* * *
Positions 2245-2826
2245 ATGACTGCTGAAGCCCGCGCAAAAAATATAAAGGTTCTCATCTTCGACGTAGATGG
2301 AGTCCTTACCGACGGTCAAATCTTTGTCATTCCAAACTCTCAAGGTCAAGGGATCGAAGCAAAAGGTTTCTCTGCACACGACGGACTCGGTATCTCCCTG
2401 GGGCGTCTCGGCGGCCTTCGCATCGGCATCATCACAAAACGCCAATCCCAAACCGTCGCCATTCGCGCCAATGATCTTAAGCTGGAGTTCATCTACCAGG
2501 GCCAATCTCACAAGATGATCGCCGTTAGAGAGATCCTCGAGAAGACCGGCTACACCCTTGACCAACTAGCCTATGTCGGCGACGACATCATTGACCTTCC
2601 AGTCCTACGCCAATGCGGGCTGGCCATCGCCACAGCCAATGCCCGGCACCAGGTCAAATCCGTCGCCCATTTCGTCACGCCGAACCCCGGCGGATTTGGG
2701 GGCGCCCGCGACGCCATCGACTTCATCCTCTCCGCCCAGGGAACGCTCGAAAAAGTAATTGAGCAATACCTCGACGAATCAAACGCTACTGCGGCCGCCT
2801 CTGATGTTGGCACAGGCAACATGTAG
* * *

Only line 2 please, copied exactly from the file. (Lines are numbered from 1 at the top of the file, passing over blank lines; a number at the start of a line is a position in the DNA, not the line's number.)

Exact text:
2245 ATGACTGCTGAAGCCCGCGCAAAAAATATAAAGGTTCTCATCTTCGACGTAGATGG